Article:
Politics

Osher Gunsberg Won ‘Q&A’ By Looking Very Handsome While Advocating For Real Climate Activism

"63% of Australians understand that we absolutely have to do something about [climate change] in a hurry. The majority of those are also coalition voters. And yet it's not happening. There's a disconnect I just can't understand."

Osher Gunsberg on 'Q&A'

Osher Gunsberg, host of The Bachelor and long-time media darling, took to Q&A yesterday for a panel designed to exclusively talk about climate change, energy, and Australia’s future.

Straight out of the gate, Gunsberg started making passionate, plainly-put arguments for Australia’s need to combat the industries hurting the planet. And he did it all while looking extremely handsome.

First up, he argued that Australians are moving away from widespread consumption of meat, and that the market indicates that more Aussies are going vegetarian to help do their part for the future of life on the planet. “Peter’s don’t accidentally … make three flavours of vegan drumsticks for fun,” Gunsberg said. “They do it because it makes them money … The market is absolutely speaking, and [people] want to eat less meat.”

Later, Gunsberg was asked about whether climate science and “media literacy” should be taught more widely in schools, so that children can be prepared for the future of a world ravaged by climate change. “The government is so out of touch with the fact that [young people] will be voting in four years,” he said. “[Young people] transition from talking about, ‘what kind of Fury Road am I going to have to be fighting for my life on?’ and ‘Oh, have you seen this thing from snapchat?'”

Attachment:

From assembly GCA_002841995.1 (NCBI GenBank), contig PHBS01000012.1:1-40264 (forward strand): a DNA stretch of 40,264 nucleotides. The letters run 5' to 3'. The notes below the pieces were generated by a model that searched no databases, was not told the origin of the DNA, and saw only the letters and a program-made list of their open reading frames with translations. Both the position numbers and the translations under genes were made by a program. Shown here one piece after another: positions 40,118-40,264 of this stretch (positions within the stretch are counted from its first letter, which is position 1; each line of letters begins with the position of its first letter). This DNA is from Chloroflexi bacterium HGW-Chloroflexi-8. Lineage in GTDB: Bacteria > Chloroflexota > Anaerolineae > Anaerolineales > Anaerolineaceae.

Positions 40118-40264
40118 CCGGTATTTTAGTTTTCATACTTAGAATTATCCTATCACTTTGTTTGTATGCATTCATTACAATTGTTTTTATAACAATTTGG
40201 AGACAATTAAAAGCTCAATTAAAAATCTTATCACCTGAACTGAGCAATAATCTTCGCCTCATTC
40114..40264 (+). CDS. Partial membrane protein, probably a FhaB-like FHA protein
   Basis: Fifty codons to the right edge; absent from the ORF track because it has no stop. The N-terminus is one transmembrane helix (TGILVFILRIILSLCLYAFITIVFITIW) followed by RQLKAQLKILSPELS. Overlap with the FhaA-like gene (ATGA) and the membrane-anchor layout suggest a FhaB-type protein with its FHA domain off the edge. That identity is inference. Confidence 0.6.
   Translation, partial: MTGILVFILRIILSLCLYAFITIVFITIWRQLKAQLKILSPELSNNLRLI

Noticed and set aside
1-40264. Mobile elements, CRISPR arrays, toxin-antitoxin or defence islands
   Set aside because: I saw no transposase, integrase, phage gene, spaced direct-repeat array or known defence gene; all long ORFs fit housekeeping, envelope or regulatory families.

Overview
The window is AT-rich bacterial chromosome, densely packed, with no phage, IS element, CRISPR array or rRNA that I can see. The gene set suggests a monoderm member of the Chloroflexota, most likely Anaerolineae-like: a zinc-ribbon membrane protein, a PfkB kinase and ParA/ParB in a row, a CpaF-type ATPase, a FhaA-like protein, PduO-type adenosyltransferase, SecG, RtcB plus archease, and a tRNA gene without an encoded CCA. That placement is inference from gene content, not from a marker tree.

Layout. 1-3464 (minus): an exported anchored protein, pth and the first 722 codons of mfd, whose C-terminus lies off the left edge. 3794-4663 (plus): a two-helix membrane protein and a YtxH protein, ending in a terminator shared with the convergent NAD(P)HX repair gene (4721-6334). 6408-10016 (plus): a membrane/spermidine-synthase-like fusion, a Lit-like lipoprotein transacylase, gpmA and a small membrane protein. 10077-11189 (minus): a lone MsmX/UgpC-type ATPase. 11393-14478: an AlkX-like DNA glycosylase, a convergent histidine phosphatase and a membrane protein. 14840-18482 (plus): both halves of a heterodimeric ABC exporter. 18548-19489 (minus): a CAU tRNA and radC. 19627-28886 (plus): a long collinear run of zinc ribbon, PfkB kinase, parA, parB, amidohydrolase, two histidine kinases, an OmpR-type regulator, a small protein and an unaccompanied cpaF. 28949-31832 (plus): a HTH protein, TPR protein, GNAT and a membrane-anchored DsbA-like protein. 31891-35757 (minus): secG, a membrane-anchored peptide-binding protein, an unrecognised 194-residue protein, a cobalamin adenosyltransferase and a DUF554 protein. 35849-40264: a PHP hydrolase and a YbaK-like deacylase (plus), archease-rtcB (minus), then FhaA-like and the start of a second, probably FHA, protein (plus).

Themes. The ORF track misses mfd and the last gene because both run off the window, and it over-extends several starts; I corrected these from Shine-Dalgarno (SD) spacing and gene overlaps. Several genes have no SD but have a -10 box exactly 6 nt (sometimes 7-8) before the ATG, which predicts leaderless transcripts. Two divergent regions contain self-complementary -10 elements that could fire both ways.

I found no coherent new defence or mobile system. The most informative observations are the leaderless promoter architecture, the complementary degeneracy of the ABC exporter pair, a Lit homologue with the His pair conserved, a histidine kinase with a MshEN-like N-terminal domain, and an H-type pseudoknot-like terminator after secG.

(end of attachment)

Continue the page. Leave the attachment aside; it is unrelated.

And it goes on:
From there, host Hamish MacDonald asked Gunsberg to comment on politicians’ habit of slamming young people for protesting. To which the man had a simple and snappy answer: “That’s because [those politicians] are completely ridiculous.

“63% of Australians understand that we absolutely have to do something about [climate change] in a hurry. The majority of those are also coalition voters. And yet it’s not happening. There’s a disconnect I just can’t understand.”

But the real corkers came at the end of the program, when the TV host was asked to reflect upon the use of Kyoto carryover credits. Kyoto carryover credits are a program by which emissions that a country did not release count towards their current targets — it’s a way of retroactively making it look like countries are doing better with their emissions than they actually are.

And Osher Gunsberg had one thing to say about that. According to him, using the credits is like “telling my second wife that I washed heaps of dishes in my first marriage so I don’t have to wash any now.”

Truly a king.